- Virginia Johnson
Do you know Karen Hesse? Her books can take you on a voyage of discovery with Captain Cook, into the Dust Bowl of the 1930s, or turn-of-the-century Russia. A sense of place has always been important to this author. She grew up very quietly in a row house and later an apartment in Baltimore, Maryland. When she wanted a place to be by herself, she had to get creative. Outside, there was an apple tree where she could sit for hours, reading and dreaming. Nearby was the Enoch Pratt Free Library, where she started with Dr. Seuss and kept on going, from picture books to chapter books to novels.
Her father was a collection man, and sometimes Karen would go with him on his rounds. There she met people who were living through tough days of not having enough food on the table or money to pay the bills. Much later, when she wrote her Newbery-winning book, Out of the Dust, she was able to draw on those memories to recreate what it might have been like to live as a struggling farm family during the Great Depression.
Her parents divorced when she was young, and when her mother remarried Karen found herself with a beautiful stepsister who was also a terrific dancer. Karen wanted some attention, too, so she soon found her way to the high school stage. She was good, often losing herself in her characters. She went to Towson State University to keep on studying acting, but love changed her plans. After two years, she dropped out to marry Randy Hesse. Soon her husband shipped out for Vietnam War, and she was left behind. She used the time to finish her degree and worked lots of different jobs. She also began writing. In the late 1970s, she and her husband settled in Vermont where they had two children, Kate and Rachel.
It was ten years from the time she started writing until her first book was published. That first book, Wish on a Unicorn, is a story about a young girl who has too much responsibility on her shoulders as she tries to care for her brother and mentally retarded sister while her mother works at night.
Karen worked in the library at the University of Maryland for a while, and she learned a love of research that led her to write Witness.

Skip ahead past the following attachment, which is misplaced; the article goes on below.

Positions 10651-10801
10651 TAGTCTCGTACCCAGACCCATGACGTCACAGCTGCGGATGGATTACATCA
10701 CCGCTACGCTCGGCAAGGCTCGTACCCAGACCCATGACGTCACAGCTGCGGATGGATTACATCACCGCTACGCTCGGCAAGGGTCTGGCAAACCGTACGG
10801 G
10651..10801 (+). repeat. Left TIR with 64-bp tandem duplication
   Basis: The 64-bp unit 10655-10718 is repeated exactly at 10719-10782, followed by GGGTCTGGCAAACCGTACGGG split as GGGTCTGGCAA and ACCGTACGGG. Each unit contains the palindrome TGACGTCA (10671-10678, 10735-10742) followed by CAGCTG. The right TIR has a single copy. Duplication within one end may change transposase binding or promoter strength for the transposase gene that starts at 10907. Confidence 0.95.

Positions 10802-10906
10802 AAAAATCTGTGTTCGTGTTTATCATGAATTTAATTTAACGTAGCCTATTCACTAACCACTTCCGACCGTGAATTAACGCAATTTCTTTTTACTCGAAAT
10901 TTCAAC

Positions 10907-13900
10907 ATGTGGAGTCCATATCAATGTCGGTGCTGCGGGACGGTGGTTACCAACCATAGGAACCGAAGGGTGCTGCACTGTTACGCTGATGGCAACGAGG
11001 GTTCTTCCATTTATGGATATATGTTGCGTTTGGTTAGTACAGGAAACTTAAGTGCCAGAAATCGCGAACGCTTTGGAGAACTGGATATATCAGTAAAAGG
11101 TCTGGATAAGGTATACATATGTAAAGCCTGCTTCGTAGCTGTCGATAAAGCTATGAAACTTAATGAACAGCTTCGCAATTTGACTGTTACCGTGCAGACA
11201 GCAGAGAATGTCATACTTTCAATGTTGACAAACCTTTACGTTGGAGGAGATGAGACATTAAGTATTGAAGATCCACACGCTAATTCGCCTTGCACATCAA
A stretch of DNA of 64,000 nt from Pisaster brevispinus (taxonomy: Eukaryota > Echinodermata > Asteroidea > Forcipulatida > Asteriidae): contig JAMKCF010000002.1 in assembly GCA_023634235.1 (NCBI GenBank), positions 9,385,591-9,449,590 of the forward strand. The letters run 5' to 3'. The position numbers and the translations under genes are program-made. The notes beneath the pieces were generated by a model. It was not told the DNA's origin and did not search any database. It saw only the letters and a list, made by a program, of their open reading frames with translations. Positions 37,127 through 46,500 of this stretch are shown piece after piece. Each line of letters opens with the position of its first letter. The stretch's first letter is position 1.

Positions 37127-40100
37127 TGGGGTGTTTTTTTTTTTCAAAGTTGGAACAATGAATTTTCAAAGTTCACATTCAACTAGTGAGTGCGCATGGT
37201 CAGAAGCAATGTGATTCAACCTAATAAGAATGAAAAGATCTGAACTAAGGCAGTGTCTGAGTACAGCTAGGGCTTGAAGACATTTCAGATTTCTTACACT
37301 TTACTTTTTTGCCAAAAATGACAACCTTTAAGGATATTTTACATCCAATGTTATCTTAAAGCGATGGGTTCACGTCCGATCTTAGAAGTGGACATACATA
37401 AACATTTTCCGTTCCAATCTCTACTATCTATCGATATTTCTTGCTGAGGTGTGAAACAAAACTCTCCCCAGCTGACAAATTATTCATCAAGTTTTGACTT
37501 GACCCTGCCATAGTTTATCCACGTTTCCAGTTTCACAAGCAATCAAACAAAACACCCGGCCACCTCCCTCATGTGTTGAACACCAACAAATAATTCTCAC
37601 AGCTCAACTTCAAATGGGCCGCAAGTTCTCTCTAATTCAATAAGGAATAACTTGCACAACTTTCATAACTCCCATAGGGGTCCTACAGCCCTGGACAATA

Letters from Rifka began as a family story. Karen had heard about her relatives who had such a hard time on their way to America. She spent enjoyable hours talking to older members of the family about the past. She then went home with her strands of story and wove them into a remarkable book. Rifka is a pretty Jewish girl who has lived all her life in the Ukraine. When her brothers run away from the Russian Army, her whole family must flee so the soldiers won't take vengeance on them. Rifka writes to her cousin Tovah about her fears and hopes as the family struggles to come to America.
Stowaway, the story of Nicholas Young, a runaway butcher's apprentice, is written as if it were his diary. Nicholas, a character drawn from real life, hid away on Captain Cook's ship in 1768. The ship is bound for a three-year voyage of discovery. Nicholas makes both friends and enemies as they sail to the far side of the world. As they watch for the transit of Venus and search for a new continent, they often keep just a fair wind away from utter disaster.
Sometimes the things she reads intrigue and inspires her to begin a book. Karen was reading a magazine during a flight when she saw an article on the Ku Klux Klan… in Vermont! Like most people, she had imagined that the KKK was active only in the Southern states. She wondered how they could have gotten a toe-hold in Vermont, and the wondering led her to create a small town where each of the main characters: a gifted, young black girl, a bright Jewish girl visiting from New York, a concerned doctor, an angry teenage boy, and others have their own voices. In Witness, they tell the town's story of a murderous summer in poetry-short, clear free verse that speaks from the characters' hearts, an idea she got from the classic poetry book, Spoon River Anthology. Karen also used free verse in Out of the Dust, to paint with spare words the emotions of harrowing and hopeful times.
Karen Hesse is one hard working lady. When she first began to write, she had to fit it in around her job and raising a family. She'd get up at two in the morning so she could have a solid four hours for writing. It was difficult, but it gave her the time she needed to learn her craft.
These days, she still gets up early, at least by 5 am because she likes to experience the feeling of a brand new day when anything is still possible. In Something About the Author: Autobiography Series, she wrote:
"I love writing. I can't wait to get to my desk every morning. I wish everyone felt that way about their chosen profession. Writing is not easy. I work for long hours and sometimes all that work disappoints me and I throw it out and begin again…. The thing about writing … until your words become a book you can change them, mold them, shape and reshape them until they look and sound and feel precisely the way you want."
What's new and next for Karen Hesse? In 2002, she received a half a million dollars as part of her MacArthur Fellowship. The MacArthur Foundation had given this "Genius" award to a children's writer only once before.
Right now, Karen is working on a biography of Hans Christian Andersen's early years, The Young Hans Christian Andersen. It is due to be published in fall of 2005 in time for his 200th birthday celebrations.
Want to learn more about Karen Hesse? Check out these resources online:
1998 Newbery Speech for Out of the Dust
A terrific speech about her life and works.
Autobiographical Statement: Educational Paperback Association
This interesting essay was written for the eighth book of the Junior Authors and Illustrators series.
Kidsreads.com: Karen Hesse
Karen tells about her life in her author statement and answers several questions from an interviewer.